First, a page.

Wednesday, May 3, 2006

playing hooky

One of my favourite moments in all the movies I've seen is the one in Sabrina (the version with the exquisite Julia Ormond and the heartbreaking Harrison Ford) -

"There are 43 bridges in Paris. You find one that you love, and you come everyday with your coffee and your journal, and you listen to the river."
"And what does the river tell you?"
"That's between you and the river."

I've always loved that scene. I've always loved that movie.
*heap big sigh*

I played truant yesterday. I drove aimlessly around Bangalore and ended up at the Barista outside Barton Center. I sat there for an hour, every moment expecting someone to walk up to me and ask me to order or get out. I sat there for an hour watching MG Road slowly come to life (it was eight in the morning) and tried to write in my journal; and all I could think of was all the work I wasn't doing.
It's gone past addiction. Now it's an emotional crutch.
Let's see how long I can hold up.

While I was driving aimlessly around, I fell in love with my city all over again.
I've always loved Bangalore. I only knew my part of it, and I loved that. When we did our study of Bangalore culture we discovered what makes this city so unique - her ability to absorb whoever lands up here. They say that of Mumbai too, and it's true; but where Mumbai is like a big brother who grabs you into his wild world of frenetic activity with one aggressive sweep, Bangalore is the kindly grandmother, who welcomes you with open arms and never judges anything you do; she gives you your space, and lets you find your place.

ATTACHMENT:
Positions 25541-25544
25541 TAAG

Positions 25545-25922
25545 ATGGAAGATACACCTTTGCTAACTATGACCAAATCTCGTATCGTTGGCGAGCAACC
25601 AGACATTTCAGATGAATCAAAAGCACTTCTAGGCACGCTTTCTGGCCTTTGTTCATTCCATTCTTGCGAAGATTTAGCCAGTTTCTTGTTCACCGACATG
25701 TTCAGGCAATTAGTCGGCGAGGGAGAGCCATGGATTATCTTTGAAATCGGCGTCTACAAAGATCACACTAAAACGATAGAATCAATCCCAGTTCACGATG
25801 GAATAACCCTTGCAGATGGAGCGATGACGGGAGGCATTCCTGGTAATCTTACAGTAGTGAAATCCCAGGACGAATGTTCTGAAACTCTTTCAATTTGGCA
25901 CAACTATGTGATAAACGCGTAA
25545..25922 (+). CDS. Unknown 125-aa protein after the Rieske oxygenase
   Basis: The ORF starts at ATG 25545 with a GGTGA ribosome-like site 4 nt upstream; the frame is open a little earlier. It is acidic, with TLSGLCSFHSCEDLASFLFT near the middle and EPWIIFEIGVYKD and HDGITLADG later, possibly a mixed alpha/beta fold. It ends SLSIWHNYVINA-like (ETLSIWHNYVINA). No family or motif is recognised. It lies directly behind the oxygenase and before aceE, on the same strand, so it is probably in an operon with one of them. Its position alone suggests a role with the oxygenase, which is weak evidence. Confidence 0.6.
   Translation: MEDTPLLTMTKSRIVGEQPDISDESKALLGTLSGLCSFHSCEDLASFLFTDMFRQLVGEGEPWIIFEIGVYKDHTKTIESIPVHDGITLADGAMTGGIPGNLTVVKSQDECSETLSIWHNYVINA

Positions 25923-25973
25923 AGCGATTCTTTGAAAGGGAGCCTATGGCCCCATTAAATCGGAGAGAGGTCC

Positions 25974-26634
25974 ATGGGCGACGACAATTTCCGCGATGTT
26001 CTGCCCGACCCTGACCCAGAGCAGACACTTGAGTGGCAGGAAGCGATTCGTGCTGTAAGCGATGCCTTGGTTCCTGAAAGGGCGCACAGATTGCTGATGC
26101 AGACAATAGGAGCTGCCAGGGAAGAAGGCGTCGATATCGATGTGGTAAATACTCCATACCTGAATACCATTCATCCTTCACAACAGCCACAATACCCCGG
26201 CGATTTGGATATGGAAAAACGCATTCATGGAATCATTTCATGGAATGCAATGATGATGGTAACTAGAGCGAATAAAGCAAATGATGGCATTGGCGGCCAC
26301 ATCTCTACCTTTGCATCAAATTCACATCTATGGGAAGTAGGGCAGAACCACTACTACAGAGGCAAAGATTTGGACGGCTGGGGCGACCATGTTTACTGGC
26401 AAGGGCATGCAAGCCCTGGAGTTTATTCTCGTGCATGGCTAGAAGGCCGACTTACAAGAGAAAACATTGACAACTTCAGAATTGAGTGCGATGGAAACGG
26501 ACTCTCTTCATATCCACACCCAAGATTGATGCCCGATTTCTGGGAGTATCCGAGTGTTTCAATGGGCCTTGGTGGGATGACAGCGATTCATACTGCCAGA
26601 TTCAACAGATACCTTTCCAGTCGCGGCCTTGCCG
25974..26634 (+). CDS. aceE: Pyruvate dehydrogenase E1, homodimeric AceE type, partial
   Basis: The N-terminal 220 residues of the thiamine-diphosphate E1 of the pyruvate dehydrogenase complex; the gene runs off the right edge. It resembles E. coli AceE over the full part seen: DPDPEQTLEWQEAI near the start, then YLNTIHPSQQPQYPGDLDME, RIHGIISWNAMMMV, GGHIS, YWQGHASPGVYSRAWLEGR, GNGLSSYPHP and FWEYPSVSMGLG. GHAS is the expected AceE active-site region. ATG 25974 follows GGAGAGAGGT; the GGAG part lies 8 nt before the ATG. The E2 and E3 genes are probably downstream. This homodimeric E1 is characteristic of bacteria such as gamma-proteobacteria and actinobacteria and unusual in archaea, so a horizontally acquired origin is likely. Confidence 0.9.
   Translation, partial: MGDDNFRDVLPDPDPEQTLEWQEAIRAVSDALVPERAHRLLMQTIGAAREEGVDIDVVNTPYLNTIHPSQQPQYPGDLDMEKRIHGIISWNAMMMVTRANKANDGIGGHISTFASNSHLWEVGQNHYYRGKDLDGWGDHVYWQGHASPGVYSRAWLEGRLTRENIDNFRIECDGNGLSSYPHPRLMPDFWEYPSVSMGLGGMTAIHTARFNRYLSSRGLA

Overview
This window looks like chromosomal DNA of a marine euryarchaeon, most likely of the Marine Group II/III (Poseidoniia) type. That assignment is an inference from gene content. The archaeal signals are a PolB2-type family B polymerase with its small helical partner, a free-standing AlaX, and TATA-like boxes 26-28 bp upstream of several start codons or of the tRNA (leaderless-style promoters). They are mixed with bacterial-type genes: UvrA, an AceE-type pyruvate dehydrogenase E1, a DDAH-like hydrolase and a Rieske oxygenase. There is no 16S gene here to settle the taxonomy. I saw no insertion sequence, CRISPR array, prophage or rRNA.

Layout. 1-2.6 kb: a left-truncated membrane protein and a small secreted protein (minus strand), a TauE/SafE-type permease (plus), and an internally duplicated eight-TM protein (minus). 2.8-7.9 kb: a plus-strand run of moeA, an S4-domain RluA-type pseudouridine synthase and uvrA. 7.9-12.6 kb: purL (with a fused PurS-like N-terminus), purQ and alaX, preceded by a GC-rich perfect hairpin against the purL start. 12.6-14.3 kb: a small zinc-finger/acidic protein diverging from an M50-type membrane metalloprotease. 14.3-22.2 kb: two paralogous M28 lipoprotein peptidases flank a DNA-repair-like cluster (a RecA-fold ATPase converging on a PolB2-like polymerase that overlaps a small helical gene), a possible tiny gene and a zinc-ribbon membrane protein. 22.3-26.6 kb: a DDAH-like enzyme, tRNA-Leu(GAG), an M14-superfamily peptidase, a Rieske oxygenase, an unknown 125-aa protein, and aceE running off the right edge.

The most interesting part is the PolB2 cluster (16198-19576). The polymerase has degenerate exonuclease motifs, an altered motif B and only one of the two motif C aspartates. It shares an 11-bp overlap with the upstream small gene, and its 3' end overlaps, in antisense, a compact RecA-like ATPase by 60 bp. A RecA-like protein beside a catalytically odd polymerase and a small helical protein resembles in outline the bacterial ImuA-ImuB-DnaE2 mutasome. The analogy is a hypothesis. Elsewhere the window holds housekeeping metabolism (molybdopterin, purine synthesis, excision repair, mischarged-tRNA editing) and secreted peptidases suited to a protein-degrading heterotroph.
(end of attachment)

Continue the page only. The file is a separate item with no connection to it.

What went wrong, then?
People. The booming IT industry has had so many problems laid at its feet, and one of the biggest has been the people it brought in. People for whom this city meant nothing more than a workplace.
And with the people came money. And as far as I'm concerned, this was the bigger crime.
As a student of architecture, I have seen what the so-called progress of our city has led to. A multitude of mindless monstrosities that call themselves "paradise homes"; devoid of character and charm. Meaningless glass-, steel- and aluminium-clad faceless structures that pepper the city-scape. This rash of building is a direct consequence of the money that is pouring into the city from all over the world. As one of my classmates once put it, "If the client is willing to pay, why should we object?"
Insensitivity characterizes our government. The narrow minded view of the quick buck. I don't pretend to know much about politics - frankly, I don't know much about anything - but I cannot respect an administration that seems to have no scruples and less foresight.
"Long term" is a phrase that doesn't seem to mean anything to Indians anymore.

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